Gender Inequality in Organizations
The world has made a great deal of progress in the last few decades, but gender inequality remains a major barrier to human development. Although girls and women have made significant advancements since 1990, gender equality is still a long way off. Many people attribute gender inequality to the discrimination women face in different areas of society. This discrimination hinders women from developing their potential and exercising their freedom. To understand gender inequality, it is useful to explore the history of gender inequalities and how they manifest today.
Women have higher rates of unintended pregnancies, cervical cancer, sexually transmitted infections, malnutrition, and respiratory infections than men, and they are more likely to be victims of abuse than men. They also suffer from unacceptable levels of violence and harmful practices that stem from gender inequality. For example, one-in-three women in the world have been the victims of violence in their intimate relationships. In many cases, rape is used as a weapon of war, and women have been attacked for attending school.
Organizational practices, structures, and strategies can contribute to gender inequality. Organizations with greater gender inequality may attract more sexist individuals. Those individuals may be better qualified for certain roles or be seen as more suitable for the company’s culture and strategy. Regardless of the reason for this inequality, it is important to consider the ways organizations can promote gender equality. The above examples illustrate some strategies for making organizations more inclusive. You can start by looking at organizational policies and procedures that foster gender equality.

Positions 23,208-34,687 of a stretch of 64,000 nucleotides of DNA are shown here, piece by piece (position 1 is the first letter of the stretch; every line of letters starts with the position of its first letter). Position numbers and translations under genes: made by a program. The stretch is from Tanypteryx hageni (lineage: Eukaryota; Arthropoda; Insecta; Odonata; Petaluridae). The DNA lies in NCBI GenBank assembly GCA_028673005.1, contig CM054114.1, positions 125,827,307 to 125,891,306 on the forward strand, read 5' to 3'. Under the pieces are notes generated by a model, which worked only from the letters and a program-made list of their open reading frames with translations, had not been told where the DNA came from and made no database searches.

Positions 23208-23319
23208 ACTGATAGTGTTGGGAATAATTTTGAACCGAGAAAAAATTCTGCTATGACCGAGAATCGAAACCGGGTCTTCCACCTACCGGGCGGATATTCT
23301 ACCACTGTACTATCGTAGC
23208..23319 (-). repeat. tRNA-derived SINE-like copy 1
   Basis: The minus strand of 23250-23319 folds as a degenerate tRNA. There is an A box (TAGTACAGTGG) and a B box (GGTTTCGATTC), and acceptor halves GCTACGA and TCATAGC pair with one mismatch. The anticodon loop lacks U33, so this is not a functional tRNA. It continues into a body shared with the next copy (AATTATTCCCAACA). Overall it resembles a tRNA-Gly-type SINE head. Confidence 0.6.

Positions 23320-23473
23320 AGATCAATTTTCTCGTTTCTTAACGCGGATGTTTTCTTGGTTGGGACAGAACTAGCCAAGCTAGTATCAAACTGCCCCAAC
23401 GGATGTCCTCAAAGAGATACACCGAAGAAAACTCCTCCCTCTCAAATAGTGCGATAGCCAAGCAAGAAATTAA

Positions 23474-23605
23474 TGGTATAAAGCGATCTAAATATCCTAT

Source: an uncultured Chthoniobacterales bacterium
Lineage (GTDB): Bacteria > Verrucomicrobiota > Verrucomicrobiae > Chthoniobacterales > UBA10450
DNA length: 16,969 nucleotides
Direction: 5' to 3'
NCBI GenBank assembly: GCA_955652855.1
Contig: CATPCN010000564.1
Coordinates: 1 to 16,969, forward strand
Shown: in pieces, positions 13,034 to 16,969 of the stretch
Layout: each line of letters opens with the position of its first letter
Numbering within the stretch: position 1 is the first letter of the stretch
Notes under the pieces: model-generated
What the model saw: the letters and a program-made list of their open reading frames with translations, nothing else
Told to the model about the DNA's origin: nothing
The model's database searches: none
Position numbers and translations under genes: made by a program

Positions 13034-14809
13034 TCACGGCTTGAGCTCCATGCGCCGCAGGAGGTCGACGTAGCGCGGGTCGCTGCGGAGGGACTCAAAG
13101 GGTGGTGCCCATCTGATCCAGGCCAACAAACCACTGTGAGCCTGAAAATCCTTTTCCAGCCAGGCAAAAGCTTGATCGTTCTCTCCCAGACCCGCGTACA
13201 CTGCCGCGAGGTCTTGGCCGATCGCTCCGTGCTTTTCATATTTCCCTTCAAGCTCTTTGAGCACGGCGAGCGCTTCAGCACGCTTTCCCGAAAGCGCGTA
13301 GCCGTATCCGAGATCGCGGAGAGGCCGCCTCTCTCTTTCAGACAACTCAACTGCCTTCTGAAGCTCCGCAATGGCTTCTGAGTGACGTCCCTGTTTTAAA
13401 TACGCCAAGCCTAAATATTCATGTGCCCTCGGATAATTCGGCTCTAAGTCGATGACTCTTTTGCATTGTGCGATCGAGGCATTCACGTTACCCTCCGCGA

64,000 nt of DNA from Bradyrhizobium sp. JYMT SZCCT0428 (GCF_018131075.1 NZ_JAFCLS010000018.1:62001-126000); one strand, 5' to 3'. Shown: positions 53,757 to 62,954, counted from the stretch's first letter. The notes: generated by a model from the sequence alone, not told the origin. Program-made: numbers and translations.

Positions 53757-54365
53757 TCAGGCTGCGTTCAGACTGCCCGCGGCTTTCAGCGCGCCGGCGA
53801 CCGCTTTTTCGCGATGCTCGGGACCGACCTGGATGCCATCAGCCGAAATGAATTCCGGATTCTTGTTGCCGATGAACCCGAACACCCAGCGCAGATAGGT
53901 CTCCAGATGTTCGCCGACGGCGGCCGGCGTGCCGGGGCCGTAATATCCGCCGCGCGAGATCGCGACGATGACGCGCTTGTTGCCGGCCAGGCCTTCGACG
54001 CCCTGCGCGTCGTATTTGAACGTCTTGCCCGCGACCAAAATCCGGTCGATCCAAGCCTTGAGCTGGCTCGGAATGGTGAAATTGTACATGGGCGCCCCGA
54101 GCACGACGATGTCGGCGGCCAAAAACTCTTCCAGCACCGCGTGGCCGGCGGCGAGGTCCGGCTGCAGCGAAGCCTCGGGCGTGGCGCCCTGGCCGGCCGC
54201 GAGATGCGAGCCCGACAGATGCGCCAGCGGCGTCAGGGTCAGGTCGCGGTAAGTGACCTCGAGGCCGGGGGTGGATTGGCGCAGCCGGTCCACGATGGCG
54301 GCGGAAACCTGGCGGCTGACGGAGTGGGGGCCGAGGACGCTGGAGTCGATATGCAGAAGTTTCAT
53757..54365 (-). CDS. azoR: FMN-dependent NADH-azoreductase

There are many ways to eliminate gender inequality and improve economic equality. For example, the Institute for Women’s Policy Research (IWPR) released a new report that shows that women earn only 49 cents for every dollar that their male counterparts earn. The institute’s research also considers the amount of time women take off work for family obligations. The results are not surprising: women who have children will often earn substantially less than men do. In general, women are more likely to experience violence than men, and the wage gap is wider than ever.
The World Economic Forum (WEF) has calculated several metrics to measure gender equality in countries. While India’s ranking has fluctuated over the years, the data on political empowerment, sex selective abortion, and overall female to male literacy and health score are among the lowest in the world. The country that topped the list of 136 countries with the lowest overall score is Iceland, where there is an average of 0.8731 for both men and women.
Many women are reluctant to ask for more money at work. They feel intimidated by discussing money, and are often viewed as desperate and greedy. According to Glassdoor research, women are seventy percent less likely to negotiate for their salary than men. However, this isn’t the only reason why women feel unappreciated. It may seem counterintuitive to some, but research shows that gender inequality affects women more than men.